What Factors Affect Intellectual Development in Childhood?

Through play, young children develop many cognitive and intellectual abilities and learn to interact with their environment.
Children benefit from having consistency in their lives that helps them grow intellectually, emotionally, and socially.
Without corrective glasses, nearsightedness can make it difficult for children to see the blackboard at school.
The first five years of a child's life are thought to be the most important.
Emotional well being is also important in the intellectual development of a child.
Lack of proper nutrition can affect intellectual development in childhood.
Fluoride is an environmental factor that can affect childhood intellectual development.
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  • Written By: Sheri Cyprus
  • Edited By: Heather Bailey
  • Last Modified Date: 23 October 2015
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Impairment, neglect, lack of nutrition and environmental poisoning are some of the factors that can affect intellectual development in childhood. The first five years of life are thought to be the most important in terms of not only social and emotional development, but also intellectual growth. If intellectual stimulation, such as children being spoken and read to, doesn't occur regularly or it can't be processed due to an impairment or the effects of a toxin, thinking and learning can be greatly affected.

Environmental poisons and the intellectual growth of children can be closely related. For instance, many studies have been done on lead poisoning in children, and the findings often suggest a negative affect on intellectual development. Even low levels of exposure to lead may have one of the worst impacts on intellectual development in childhood. Lead was once used widely in house paint, but due to study findings it's been banned in many parts of the world. Children can be exposed to lead by consuming flaking paint that contains lead, such as that on an old window sill, and it could affect their intellectual development.


Fluoride is another environmental factor that is thought to affect childhood intellectual development. Exposure to too much of it, even as a fetus, may harm brain tissue as well as the central nervous system. Lack of proper nutrition can affect intellectual development in childhood as well, since the body, including the brain, can't grow properly without needed nourishment. Studies show that school-age children who are hungry may have difficulty thinking and learning. This is why some schools provide breakfast and/or lunch programs for children who, due to poverty or neglect, don't have enough food at home.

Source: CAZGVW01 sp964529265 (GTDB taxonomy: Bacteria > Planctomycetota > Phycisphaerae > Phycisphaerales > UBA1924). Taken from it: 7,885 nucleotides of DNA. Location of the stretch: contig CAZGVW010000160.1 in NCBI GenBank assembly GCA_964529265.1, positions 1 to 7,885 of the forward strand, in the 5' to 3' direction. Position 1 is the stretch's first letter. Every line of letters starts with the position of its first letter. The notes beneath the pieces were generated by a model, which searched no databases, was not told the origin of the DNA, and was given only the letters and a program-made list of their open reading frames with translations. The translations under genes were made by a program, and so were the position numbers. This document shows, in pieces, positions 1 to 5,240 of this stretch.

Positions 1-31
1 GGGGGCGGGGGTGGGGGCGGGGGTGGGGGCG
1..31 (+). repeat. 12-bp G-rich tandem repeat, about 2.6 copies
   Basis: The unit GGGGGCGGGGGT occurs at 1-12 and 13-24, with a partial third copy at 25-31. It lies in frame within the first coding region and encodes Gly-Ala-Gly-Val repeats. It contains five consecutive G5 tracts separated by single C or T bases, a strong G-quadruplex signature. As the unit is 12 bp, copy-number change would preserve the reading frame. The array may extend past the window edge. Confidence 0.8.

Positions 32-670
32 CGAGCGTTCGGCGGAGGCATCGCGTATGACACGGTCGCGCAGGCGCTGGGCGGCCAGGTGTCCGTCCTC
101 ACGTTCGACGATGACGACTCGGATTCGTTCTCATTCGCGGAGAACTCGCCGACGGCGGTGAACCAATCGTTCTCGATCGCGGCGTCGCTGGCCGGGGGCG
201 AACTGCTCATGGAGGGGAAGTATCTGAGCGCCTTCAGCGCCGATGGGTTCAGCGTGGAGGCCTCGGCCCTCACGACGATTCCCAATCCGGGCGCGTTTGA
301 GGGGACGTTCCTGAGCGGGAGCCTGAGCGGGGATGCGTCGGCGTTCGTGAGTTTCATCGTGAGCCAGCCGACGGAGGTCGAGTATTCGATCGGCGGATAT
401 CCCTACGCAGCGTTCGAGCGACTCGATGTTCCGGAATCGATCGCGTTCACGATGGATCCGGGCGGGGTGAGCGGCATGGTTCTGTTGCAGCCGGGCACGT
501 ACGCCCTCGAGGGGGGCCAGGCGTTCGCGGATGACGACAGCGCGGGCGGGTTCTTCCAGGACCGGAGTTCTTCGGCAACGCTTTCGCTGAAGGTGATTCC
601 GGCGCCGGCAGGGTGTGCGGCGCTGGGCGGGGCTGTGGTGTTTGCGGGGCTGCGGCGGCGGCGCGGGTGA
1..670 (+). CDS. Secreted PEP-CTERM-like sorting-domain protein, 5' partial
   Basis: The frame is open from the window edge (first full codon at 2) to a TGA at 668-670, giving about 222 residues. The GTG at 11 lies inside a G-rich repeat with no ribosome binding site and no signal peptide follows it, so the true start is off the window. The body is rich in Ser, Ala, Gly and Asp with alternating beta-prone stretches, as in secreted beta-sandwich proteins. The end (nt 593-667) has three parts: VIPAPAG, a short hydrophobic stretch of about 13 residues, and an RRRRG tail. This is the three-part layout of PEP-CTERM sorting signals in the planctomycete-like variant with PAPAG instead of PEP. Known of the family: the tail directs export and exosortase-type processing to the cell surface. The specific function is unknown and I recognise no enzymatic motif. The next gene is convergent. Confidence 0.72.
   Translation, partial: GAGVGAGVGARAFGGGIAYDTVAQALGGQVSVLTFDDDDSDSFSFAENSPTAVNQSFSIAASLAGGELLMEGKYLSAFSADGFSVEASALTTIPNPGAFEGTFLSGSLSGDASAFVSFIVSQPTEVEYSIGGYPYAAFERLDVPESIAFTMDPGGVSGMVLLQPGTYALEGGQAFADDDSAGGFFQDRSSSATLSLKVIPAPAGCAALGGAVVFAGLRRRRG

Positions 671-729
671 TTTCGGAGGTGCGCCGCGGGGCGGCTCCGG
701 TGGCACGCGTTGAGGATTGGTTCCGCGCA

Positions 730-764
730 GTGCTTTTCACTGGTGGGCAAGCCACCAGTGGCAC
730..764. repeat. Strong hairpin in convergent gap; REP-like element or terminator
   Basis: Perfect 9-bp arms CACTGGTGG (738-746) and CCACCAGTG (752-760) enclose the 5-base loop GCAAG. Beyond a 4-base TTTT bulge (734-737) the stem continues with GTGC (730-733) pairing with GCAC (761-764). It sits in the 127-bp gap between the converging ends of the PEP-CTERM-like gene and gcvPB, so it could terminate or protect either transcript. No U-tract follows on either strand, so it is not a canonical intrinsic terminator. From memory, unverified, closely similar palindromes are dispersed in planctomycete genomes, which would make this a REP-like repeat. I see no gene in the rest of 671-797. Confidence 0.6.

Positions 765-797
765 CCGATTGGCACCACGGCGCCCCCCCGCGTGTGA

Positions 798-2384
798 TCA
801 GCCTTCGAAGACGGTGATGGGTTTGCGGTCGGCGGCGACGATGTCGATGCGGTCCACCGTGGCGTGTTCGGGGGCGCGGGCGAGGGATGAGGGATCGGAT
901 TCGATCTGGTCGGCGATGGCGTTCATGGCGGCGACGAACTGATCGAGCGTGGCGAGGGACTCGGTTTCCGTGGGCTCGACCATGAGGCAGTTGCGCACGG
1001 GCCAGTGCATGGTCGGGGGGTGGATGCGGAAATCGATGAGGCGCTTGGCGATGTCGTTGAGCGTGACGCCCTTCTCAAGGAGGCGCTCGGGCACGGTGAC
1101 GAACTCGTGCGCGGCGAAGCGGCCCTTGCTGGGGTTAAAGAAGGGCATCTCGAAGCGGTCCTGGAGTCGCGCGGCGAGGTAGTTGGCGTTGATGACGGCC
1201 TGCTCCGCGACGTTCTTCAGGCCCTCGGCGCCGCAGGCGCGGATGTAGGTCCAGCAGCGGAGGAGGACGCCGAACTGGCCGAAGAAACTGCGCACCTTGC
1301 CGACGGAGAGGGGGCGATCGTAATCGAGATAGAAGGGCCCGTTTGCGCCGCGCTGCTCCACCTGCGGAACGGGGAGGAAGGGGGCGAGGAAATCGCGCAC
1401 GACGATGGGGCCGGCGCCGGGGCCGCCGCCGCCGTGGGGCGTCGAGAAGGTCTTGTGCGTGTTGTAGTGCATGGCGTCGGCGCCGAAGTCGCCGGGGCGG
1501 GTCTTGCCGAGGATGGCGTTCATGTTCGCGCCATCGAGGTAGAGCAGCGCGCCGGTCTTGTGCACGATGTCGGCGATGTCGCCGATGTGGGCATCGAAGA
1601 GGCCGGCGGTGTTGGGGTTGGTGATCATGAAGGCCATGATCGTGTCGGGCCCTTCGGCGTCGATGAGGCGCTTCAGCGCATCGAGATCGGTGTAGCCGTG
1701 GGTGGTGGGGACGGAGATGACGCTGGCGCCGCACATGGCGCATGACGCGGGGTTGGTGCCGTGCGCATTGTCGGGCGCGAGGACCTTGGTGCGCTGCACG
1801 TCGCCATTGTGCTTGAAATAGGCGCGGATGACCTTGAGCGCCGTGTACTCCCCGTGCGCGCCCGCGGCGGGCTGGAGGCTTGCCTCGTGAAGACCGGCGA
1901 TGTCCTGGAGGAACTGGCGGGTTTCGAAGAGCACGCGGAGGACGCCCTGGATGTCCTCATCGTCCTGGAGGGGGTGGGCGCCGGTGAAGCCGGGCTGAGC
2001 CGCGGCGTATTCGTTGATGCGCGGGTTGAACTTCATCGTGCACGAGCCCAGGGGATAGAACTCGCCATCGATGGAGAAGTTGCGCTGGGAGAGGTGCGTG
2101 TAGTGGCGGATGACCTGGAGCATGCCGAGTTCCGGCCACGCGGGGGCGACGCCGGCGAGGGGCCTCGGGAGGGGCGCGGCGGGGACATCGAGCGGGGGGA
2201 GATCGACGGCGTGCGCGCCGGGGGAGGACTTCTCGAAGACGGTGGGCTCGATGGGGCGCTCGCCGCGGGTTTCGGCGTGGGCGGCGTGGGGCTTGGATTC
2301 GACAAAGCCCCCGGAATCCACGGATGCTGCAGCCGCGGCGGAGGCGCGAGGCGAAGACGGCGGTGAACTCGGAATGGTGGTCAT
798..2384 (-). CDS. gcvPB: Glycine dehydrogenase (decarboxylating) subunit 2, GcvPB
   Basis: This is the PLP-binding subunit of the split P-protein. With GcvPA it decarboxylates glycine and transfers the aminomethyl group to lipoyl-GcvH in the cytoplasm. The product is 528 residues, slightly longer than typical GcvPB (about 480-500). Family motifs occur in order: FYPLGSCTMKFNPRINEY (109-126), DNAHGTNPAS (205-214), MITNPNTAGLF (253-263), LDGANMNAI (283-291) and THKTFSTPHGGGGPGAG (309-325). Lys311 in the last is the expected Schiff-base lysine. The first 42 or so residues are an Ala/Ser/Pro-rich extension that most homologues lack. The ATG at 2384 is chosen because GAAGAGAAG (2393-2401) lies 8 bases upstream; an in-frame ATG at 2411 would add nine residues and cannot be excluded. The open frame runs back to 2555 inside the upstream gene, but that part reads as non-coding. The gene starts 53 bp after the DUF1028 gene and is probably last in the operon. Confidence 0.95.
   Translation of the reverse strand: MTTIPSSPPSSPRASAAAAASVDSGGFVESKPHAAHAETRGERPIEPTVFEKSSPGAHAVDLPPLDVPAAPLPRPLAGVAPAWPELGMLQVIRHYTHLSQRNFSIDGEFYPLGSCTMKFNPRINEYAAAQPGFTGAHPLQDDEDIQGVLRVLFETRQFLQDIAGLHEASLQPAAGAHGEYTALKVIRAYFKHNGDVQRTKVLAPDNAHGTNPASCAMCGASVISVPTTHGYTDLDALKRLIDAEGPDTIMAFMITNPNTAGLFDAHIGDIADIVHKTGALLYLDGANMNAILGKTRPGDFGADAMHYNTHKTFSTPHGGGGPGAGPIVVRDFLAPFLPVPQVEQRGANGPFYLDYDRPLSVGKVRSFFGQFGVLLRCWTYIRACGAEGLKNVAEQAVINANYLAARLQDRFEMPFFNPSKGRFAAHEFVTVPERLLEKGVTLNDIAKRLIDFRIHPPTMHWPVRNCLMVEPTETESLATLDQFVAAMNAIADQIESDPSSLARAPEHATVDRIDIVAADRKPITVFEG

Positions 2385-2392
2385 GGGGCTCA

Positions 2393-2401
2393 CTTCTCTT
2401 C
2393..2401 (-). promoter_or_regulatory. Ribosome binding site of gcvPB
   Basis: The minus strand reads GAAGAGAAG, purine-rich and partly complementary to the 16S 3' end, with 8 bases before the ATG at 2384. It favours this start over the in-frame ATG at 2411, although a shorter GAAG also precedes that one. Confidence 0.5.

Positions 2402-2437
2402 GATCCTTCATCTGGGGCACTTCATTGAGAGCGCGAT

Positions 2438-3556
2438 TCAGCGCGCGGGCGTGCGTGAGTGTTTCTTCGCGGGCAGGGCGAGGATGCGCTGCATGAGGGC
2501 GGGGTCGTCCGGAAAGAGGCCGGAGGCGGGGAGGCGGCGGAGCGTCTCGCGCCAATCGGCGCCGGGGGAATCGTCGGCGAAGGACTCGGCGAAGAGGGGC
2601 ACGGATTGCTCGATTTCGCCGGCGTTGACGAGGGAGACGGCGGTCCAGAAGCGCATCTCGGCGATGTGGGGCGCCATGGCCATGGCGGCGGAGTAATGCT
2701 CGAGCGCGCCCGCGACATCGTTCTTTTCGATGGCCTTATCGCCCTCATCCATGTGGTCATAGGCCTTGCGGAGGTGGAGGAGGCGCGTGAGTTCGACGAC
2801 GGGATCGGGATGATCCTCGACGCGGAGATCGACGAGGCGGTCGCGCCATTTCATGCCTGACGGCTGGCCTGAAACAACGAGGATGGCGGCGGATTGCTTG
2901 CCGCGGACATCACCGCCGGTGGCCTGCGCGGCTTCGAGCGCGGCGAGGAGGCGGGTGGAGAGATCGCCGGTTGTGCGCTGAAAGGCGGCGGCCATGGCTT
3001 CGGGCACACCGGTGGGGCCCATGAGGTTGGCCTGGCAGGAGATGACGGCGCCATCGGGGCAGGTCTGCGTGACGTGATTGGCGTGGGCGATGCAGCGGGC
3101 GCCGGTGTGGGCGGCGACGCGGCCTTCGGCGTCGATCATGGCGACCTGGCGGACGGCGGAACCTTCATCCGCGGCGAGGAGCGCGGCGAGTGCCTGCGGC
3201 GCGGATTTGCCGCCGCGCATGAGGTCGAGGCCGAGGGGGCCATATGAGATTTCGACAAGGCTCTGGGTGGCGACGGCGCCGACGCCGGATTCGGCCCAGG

Neglect can be one of the strongest influences on intellectual development in childhood. Babies and children need to be spoken to and interacted with, such as through reading stories and teaching about shapes, colors, letters and numbers. Even more than actual teaching, they need communication with adults to develop language and thinking skills. Emotional problems may also interfere with a child's ability to learn and develop at a normal rate. Hearing or vision impairments, especially those that aren't detected and treated early, may also hinder a child's intellectual development.


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Post 4

@browncoat - The problem with using those cases as examples is that in every case the child would have had nutritional deficiencies as well, which would have been affecting their intellectual development.

The human brain is an amazing, elastic thing and there have been people who recovered from huge trauma in the early parts of their lives.

Post 3

@croydon - She is an interesting case, but do remember that she was only struck with her disabilities when she was a toddler and became sick with something that was probably scarlet fever.

She had almost two years of being able to use her eyes and ears and to drink in the world and shape her brain.

If she had been blind and deaf from birth and they had only attempted to talk with her at eight years of age, she might not have been so capable of understanding.

There have been cases where children have been raised by wolves or other animals or in complete isolation and they are almost always unable to adjust to human life if they aren't recovered by the time they are six or older. Young children simply need to learn to talk and be exposed to human communication or their brains won't develop the ability to do so after a certain point.

Post 2

Something I found very interesting was reading Helen Keller's biography and speculating on her development through childhood. She was blind and deaf and had no way to communicate except through touch with her family until she was eight and she met her teacher. After that, it took a while, but she quickly learned how to speak through sign language and even to speak aloud. She ended up going through university and becoming a beloved intellectual force in the world.

I suspect this was possible because, even though she was blind and deaf, she describes understanding her mother's loving influence and adventures with her friends and so forth. She was still treated with love and given things to stimulate her curiosity and this helped to save her intellect until it was set free for the rest of the world to admire.

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